Analysis carried out for Platinum Property Partners (PPP), comparing HMOs rented to professionals and other asset classes, shows that HMOs were by far the best performing investment over the four year period from 2010-14.
The research shows that HMOs rented to key workers and young professionals had an average return on equity of 108% between 2010 and 2014. This is over 40% more than the return for standard BTL (77%).
Every £1,000 invested in HMOs in 2010 would have grown to £2,080 in 2014 – compared to £1,770 in standard BTL.
PPP says HMOs offer far higher returns than other asset classes including UK equities, commercial properties, gilts and cash investments.
UK equities – as measured by the FTSE All Share Total Return Index – was the best performing asset class after BTL with a total return of 46% over 2010-14 followed by commercial property at 41%.
Returns from UK government bonds (gilts) were significantly lower at 23%. Unsurprisingly given the low interest rate environment, the worst returns came from cash (as measured by 1 month Libor) which returned only 2% between 2010 and 2014, failing even to keep pace with inflation.
The average price paid for a standard BTL property in 2010 was £166,726, with an equity investment of £46,683. This resulted in a total return of £35,817.
The average initial investment in an HMO was much larger: the typical price paid in 2010 was £213,988 (with equity investment of £118,508). This reflects the larger size of a typical HMO and the higher refurbishment costs usually required to convert an ordinary property into a high quality HMO – for example, installing en-suite bathrooms. However, despite the higher investment, HMO investors received a considerably higher return over four years: £127,781 on average.
Steve Bolton, founder and chairman of Platinum Property Partners (PPP) said: “Buy-to-let has proven itself to be the top performing investment over the past four years, with returns from bricks and mortar investments outpacing other asset classes like stocks and shares considerably. However, not all types of buy-to-let property offer equal investment return: our research shows that HMO properties let to young professionals and key workers have the potential for substantially higher returns than vanilla or standard buy-to-let properties.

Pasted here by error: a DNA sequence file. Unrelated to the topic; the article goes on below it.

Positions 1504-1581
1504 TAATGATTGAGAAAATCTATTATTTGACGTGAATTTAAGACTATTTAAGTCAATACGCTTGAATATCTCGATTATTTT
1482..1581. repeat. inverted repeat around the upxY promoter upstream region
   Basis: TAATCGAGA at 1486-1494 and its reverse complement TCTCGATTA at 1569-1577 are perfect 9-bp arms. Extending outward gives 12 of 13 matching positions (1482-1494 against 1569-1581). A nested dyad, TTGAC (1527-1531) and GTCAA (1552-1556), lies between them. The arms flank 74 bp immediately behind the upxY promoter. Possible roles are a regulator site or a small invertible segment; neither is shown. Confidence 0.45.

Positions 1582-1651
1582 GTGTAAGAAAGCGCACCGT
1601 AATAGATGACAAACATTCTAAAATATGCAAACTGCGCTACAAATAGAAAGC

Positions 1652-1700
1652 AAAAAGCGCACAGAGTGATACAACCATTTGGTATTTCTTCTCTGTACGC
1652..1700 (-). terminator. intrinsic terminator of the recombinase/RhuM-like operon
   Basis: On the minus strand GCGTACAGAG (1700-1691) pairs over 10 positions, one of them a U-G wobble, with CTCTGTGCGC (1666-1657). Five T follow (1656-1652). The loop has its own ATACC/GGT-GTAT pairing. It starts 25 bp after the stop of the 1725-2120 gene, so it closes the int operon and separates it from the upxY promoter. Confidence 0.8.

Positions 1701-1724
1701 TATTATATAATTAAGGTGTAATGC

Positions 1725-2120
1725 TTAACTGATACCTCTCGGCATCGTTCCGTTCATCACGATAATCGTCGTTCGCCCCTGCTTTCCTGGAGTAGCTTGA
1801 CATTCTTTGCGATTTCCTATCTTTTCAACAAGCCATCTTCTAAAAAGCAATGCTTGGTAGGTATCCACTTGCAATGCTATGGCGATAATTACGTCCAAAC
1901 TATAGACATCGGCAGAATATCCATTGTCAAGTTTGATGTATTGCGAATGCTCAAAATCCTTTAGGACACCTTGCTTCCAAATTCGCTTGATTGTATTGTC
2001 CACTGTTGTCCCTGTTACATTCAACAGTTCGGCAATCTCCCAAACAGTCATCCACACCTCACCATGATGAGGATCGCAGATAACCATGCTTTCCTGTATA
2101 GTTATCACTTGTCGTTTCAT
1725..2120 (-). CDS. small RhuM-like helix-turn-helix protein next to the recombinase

“One of the main reasons for this is the HMO investment is intrinsically geared towards maximising rental income. HMO properties are strategically converted and refurbished to increase the size of communal areas and number of rentable bedrooms, therefore allowing for a higher number of tenants on individual rather than shared tenancy agreements. This results in greater returns for landlords despite the higher price initially paid.
“However, HMOs aren’t all about benefitting landlords: they also fulfil a growing social need for high quality rental properties that are affordable for tenants. The cost of renting a room in an HMO is far lower than renting a one bedroom flat. For the UK’s increasingly mobile workforce, who are delaying putting down roots for longer, it makes financial sense to live in a high quality HMO and still be able to save for long-term goals rather than spending all of a pay packet on rent.”
The research was carried out by Rob Thomas, former Bank of England economist and CML policy advisor, on behalf of Platinum Property Partners.
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